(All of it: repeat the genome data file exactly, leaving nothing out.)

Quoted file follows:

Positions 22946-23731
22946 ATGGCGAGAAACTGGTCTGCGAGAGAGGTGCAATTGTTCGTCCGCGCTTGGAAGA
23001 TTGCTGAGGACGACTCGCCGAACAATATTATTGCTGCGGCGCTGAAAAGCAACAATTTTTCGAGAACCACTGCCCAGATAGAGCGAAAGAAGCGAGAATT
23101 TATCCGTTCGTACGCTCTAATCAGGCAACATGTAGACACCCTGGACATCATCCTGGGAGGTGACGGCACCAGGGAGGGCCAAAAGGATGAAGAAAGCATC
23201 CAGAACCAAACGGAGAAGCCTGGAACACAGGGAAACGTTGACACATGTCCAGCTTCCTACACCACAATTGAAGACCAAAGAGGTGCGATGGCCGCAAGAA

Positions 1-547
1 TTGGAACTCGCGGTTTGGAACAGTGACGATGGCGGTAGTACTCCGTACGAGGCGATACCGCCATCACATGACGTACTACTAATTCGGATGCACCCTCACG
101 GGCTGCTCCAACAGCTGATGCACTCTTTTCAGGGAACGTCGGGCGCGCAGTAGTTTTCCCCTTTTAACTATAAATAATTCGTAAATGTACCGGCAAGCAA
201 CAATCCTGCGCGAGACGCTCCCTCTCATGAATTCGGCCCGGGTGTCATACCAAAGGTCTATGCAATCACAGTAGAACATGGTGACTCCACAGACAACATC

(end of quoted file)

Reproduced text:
Positions 22946-23731
22946 ATGGCGAGAAACTGGTCTGCGAGAGAGGTGCAATTGTTCGTCCGCGCTTGGAAGA
23001 TTGCTGAGGACGACTCGCCGAACAATATTATTGCTGCGGCGCTGAAAAGCAACAATTTTTCGAGAACCACTGCCCAGATAGAGCGAAAGAAGCGAGAATT
23101 TATCCGTTCGTACGCTCTAATCAGGCAACATGTAGACACCCTGGACATCATCCTGGGAGGTGACGGCACCAGGGAGGGCCAAAAGGATGAAGAAAGCATC
23201 CAGAACCAAACGGAGAAGCCTGGAACACAGGGAAACGTTGACACATGTCCAGCTTCCTACACCACAATTGAAGACCAAAGAGGTGCGATGGCCGCAAGAA

Positions 1-547
1 TTGGAACTCGCGGTTTGGAACAGTGACGATGGCGGTAGTACTCCGTACGAGGCGATACCGCCATCACATGACGTACTACTAATTCGGATGCACCCTCACG
101 GGCTGCTCCAACAGCTGATGCACTCTTTTCAGGGAACGTCGGGCGCGCAGTAGTTTTCCCCTTTTAACTATAAATAATTCGTAAATGTACCGGCAAGCAA
201 CAATCCTGCGCGAGACGCTCCCTCTCATGAATTCGGCCCGGGTGTCATACCAAAGGTCTATGCAATCACAGTAGAACATGGTGACTCCACAGACAACATC